Keywords: Environmental justice, custodians of seed, climate change resilience, gender equality, corporate social responsibility, multinational oil companies, sub-Saharan Africa
    Date: 2023–01
    URL: http://d.repec.org/n?u=RePEc:agd:wpaper:23/025&r=agr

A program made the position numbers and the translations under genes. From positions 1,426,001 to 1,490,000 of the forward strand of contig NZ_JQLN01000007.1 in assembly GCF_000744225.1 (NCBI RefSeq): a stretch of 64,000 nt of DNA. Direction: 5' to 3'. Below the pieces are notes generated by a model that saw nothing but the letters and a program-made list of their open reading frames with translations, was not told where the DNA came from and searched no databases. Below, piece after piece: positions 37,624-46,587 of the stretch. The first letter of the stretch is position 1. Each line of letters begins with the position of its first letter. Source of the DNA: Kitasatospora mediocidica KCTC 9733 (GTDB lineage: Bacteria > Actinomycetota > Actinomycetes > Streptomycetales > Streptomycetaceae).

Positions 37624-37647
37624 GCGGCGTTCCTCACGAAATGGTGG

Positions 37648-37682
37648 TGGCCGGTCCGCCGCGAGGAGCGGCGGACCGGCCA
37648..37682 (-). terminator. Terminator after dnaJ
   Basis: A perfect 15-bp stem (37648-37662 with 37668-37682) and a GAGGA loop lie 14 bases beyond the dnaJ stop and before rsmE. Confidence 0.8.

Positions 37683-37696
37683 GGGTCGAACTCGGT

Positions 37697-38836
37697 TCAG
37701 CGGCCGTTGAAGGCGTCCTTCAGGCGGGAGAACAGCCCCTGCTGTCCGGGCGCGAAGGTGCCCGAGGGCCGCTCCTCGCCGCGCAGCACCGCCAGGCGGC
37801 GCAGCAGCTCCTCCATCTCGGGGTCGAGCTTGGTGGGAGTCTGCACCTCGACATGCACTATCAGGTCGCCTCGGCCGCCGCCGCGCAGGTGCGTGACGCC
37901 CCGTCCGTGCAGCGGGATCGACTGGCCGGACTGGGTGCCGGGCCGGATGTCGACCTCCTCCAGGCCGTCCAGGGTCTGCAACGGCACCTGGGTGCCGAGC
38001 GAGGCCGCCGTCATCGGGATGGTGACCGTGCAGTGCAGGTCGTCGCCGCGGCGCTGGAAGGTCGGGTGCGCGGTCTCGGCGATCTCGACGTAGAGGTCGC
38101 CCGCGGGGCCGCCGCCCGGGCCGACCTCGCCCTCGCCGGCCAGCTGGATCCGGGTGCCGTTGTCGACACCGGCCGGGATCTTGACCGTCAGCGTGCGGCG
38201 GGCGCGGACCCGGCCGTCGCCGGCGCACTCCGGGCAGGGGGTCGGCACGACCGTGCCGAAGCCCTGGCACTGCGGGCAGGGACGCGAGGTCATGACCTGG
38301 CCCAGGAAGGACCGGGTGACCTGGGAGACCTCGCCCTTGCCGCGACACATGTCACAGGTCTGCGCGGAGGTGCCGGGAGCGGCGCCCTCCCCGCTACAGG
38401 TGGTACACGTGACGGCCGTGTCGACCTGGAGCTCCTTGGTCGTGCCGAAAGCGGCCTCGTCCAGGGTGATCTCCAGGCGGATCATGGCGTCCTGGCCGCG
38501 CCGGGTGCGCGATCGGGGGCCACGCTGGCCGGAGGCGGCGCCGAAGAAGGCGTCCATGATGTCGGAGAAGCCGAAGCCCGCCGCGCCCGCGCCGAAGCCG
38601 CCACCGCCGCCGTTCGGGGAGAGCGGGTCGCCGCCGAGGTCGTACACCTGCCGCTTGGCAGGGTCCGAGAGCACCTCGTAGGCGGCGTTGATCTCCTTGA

2. By: Véronique Bellon-Maurel (UMR ITAP - Technologies et Méthodes pour les Agricultures de demain - INRAE - Institut National de Recherche pour l’Agriculture, l’Alimentation et l’Environnement - Institut Agro Montpellier - Institut Agro - Institut national d'enseignement supérieur pour l'agriculture, l'alimentation et l'environnement, Institut Convergences Agriculture Numérique #DigitAg - IRSTEA - Institut National de Recherche en Sciences et Technologies pour l'Environnement et l'Agriculture); Isabelle Piot-Lepetit (UMR MoISA - Montpellier Interdisciplinary center on Sustainable Agri-food systems (Social and nutritional sciences) - Cirad - Centre de Coopération Internationale en Recherche Agronomique pour le Développement - IRD - Institut de Recherche pour le Développement - CIHEAM-IAMM - Centre International de Hautes Etudes Agronomiques Méditerranéennes - Institut Agronomique Méditerranéen de Montpellier - CIHEAM - Centre International de Hautes Études Agronomiques Méditerranéennes - INRAE - Institut National de Recherche pour l’Agriculture, l’Alimentation et l’Environnement - Institut Agro Montpellier - Institut Agro - Institut national d'enseignement supérieur pour l'agriculture, l'alimentation et l'environnement, Institut Convergences Agriculture Numérique #DigitAg - IRSTEA - Institut National de Recherche en Sciences et Technologies pour l'Environnement et l'Agriculture); Nina Lachia (UMR ITAP - Technologies et Méthodes pour les Agricultures de demain - INRAE - Institut National de Recherche pour l’Agriculture, l’Alimentation et l’Environnement - Institut Agro Montpellier - Institut Agro - Institut national d'enseignement supérieur pour l'agriculture, l'alimentation et l'environnement, Institut Convergences Agriculture Numérique #DigitAg - IRSTEA - Institut National de Recherche en Sciences et Technologies pour l'Environnement et l'Agriculture); Bruno Tisseyre (UMR ITAP - Technologies et Méthodes pour les Agricultures de demain - INRAE - Institut National de Recherche pour l’Agriculture, l’Alimentation et l’Environnement - Institut Agro Montpellier - Institut Agro - Institut national d'enseignement supérieur pour l'agriculture, l'alimentation et l'environnement, Institut Convergences Agriculture Numérique #DigitAg - IRSTEA - Institut National de Recherche en Sciences et Technologies pour l'Environnement et l'Agriculture)